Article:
Asked about his own university’s lowly position in the national rankings, his answer was revealing. ‘It’s a snobs’ table,’ he said. ‘Institutions like Cambridge and Oxford are always at the front, while newer places bring up the rear.’
At the University of Bedfordshire (formerly the less illustrious-sounding Luton College of Higher Education), he stresses the importance of ‘widening participation’, ‘social mobility’ and ‘fair access’.
Yet he ignores the latest research that shows the under-representation of working-class pupils in leading universities is due to the poor quality of teaching in many state schools, rather than entry hurdles.
The courses on offer at his institution do not include traditional degree courses such as maths, physics, chemistry, history or modern languages.
Instead, there is a less-than-scholastic two-year course in carnival arts — teaching undergraduates how to design costumes and allowing them ‘to take part in Europe’s largest one-day carnival: the Luton International Carnival’.
Then there is the degree in advertising, and in beauty spa management. Work experience ‘is gained from working in the college’s own salon’. Students will also become ‘expert in hairstyles, wig dressing and making, fashion styling and make-up.’
A fashion and surface pattern design course promises to ‘develop and constantly build upon your creative and problem solving skills’.
Next up is the event management course, during which students will go on ‘sporting field trips to venues like Luton Town Football Club, Twickenham, Wimbledon, Eastlands Stadium, Manchester and the Woburn Golf Club’.
Not surprisingly, there is also a football studies course in which students are given a ‘broad overview of football within a business, coaching and educational environment’. The course is ‘underpinned by academic theory related to football, sport and leisure, and will involve students in the application of concepts in industry-related scenarios and realistic simulations.’ It doesn’t stop there. Students on the sports therapy course will ‘gain qualifications and professional practice in body massage and sports massage’.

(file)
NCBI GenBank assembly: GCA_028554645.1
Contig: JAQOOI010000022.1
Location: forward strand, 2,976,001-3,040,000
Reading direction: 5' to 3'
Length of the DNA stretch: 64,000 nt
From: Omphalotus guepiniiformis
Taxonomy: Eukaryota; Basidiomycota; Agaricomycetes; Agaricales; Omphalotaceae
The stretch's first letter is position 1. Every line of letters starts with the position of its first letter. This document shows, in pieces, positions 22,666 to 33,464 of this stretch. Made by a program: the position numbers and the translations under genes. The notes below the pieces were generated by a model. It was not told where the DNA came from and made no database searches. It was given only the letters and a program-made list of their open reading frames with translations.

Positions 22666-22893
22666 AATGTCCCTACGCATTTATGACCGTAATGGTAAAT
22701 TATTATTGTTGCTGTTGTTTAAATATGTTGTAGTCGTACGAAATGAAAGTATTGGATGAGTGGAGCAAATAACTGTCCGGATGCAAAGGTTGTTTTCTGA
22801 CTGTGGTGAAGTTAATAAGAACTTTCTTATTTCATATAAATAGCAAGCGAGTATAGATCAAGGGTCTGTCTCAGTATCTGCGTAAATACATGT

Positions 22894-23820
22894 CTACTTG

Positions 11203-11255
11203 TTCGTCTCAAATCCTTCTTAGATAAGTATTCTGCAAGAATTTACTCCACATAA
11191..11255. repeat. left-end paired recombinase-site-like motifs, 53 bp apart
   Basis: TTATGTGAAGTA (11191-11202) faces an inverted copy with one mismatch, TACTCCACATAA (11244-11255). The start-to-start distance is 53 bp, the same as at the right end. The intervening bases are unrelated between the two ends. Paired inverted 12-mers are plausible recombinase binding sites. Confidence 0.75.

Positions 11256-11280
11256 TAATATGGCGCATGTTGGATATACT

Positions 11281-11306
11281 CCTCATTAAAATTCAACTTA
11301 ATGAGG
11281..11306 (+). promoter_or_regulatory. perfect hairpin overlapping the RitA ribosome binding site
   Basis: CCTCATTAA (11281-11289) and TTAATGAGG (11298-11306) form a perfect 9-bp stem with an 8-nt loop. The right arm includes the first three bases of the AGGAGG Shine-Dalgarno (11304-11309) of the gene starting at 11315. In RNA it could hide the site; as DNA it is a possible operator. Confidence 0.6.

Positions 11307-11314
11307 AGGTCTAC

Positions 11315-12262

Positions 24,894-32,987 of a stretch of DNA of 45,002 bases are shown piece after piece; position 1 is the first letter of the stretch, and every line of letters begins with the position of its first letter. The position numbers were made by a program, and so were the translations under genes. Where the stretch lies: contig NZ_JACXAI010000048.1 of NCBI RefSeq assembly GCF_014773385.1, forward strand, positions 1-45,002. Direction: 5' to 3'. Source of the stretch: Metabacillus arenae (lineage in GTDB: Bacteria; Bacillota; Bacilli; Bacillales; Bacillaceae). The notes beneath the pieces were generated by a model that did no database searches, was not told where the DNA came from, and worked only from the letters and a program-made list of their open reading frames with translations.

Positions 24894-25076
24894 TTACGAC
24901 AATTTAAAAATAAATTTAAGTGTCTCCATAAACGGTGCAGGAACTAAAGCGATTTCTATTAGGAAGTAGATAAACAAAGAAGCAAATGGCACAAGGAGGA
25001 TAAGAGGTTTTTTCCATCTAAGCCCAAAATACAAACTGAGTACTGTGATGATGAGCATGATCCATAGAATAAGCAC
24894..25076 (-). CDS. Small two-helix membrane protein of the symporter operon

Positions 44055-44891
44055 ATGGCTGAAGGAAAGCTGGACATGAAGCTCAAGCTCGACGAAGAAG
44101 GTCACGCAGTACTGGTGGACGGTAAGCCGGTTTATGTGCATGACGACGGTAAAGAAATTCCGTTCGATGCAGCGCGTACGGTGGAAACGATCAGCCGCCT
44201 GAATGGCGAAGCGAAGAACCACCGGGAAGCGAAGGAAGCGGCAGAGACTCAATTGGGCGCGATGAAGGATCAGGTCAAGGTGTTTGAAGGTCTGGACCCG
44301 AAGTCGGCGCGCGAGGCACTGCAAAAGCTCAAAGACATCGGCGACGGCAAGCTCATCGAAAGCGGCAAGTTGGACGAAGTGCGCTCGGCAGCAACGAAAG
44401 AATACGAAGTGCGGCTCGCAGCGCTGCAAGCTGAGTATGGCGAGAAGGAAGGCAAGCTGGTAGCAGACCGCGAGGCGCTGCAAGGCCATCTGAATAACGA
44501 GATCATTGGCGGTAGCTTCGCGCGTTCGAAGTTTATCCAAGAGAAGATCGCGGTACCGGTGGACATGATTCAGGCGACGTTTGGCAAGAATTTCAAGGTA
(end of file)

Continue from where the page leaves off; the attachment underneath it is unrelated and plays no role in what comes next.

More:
In addition, there are courses in beauty therapy and breast-feeding counselling, on which students will ‘work with parents in a person-centred manner that respects individuals’ beliefs and needs’ and will ‘be made aware of the significance of issues of diversity in your practice’.
There are also courses in animal management, advertising design and computer game design and a post-graduate course in sport tourism management (which teaches ‘academic theory in tourism, leisure and events’). Dumbed down indeed!
The University of Bedfordshire also awarded the late TV presenter Sir Jimmy Savile an Honorary Doctor of Arts in 2009. Well-loved he may have been, but he is hardly an exemplar of academic excellence.
In the last year for which statistics are given, almost 13 per cent of Ebdon’s students dropped out of their studies. The national drop-out average was just below 8 per cent, although the university says its drop-out rate is close to the benchmark set by the Government.
In 2004, the then Luton University famously proposed relaxing the consequences for students failing second-year exams, leading one newspaper to ask: ‘Is this the worst university in Britain?’
In 2009, Ebdon backed plans to give students from poor families a head start by offering them places at university on lower exam grades.
He launched a scathing attack on medical schools, mostly found in the top universities, as ‘full of very earnest young people from middle-class backgrounds’ who, he said, might be unwilling to practise in working-class areas.
On being appointed to his new position as access tsar, Ebdon said: ‘I feel privileged to be appointed to this post at such a key time. I am passionate about access to higher education and strongly believe that no one should be put off from going to university because of their family background or income.’
His political ideas on the future of education in Britain are firmly grounded in his own background. He said in March last year: ‘I myself came from a background where nobody had previously been to university, and I remember every time I had a setback, the common response from people in my peer group back home to me was: “University is not for the likes of us.” ’
He said last September: ‘To date, ministers have been too focused on the progression of relatively small numbers of students to a relatively small number of universities.
‘These are very limited aspirations and will do little to ensure the progress of people from groups traditionally under-represented in higher education — those from poorer backgrounds, those who are the first-in-family to go to university, black and ethnic minority students and mature and part-time students.’
The Russell Group, which represents Britain’s top 20 universities, including Oxford and Cambridge, wants to see a return to fewer, higher quality students. Instead, Ebdon is lobbying for the removal of a cap on student numbers.